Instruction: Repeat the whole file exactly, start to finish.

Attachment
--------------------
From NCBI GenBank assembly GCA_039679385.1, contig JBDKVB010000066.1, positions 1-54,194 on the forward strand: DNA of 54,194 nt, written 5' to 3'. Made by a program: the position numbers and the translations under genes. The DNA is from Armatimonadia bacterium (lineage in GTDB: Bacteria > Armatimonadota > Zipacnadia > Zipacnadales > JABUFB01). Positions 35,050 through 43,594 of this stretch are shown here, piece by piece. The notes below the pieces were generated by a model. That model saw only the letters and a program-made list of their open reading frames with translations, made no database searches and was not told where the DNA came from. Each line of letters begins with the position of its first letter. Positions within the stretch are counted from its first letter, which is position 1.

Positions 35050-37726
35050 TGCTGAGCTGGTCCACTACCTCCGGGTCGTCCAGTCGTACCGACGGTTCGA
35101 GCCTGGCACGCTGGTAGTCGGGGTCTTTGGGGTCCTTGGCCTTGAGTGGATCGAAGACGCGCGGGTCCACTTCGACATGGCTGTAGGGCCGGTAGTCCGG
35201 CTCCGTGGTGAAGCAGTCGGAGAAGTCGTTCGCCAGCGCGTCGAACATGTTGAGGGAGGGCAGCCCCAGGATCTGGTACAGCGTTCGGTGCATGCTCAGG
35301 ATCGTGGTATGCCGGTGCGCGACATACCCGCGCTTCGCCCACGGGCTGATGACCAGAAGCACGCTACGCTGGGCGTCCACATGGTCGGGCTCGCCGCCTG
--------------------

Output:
From NCBI GenBank assembly GCA_039679385.1, contig JBDKVB010000066.1, positions 1-54,194 on the forward strand: DNA of 54,194 nt, written 5' to 3'. Made by a program: the position numbers and the translations under genes. The DNA is from Armatimonadia bacterium (lineage in GTDB: Bacteria > Armatimonadota > Zipacnadia > Zipacnadales > JABUFB01). Positions 35,050 through 43,594 of this stretch are shown here, piece by piece. The notes below the pieces were generated by a model. That model saw only the letters and a program-made list of their open reading frames with translations, made no database searches and was not told where the DNA came from. Each line of letters begins with the position of its first letter. Positions within the stretch are counted from its first letter, which is position 1.

Positions 35050-37726
35050 TGCTGAGCTGGTCCACTACCTCCGGGTCGTCCAGTCGTACCGACGGTTCGA
35101 GCCTGGCACGCTGGTAGTCGGGGTCTTTGGGGTCCTTGGCCTTGAGTGGATCGAAGACGCGCGGGTCCACTTCGACATGGCTGTAGGGCCGGTAGTCCGG
35201 CTCCGTGGTGAAGCAGTCGGAGAAGTCGTTCGCCAGCGCGTCGAACATGTTGAGGGAGGGCAGCCCCAGGATCTGGTACAGCGTTCGGTGCATGCTCAGG
35301 ATCGTGGTATGCCGGTGCGCGACATACCCGCGCTTCGCCCACGGGCTGATGACCAGAAGCACGCTACGCTGGGCGTCCACATGGTCGGGCTCGCCGCCTG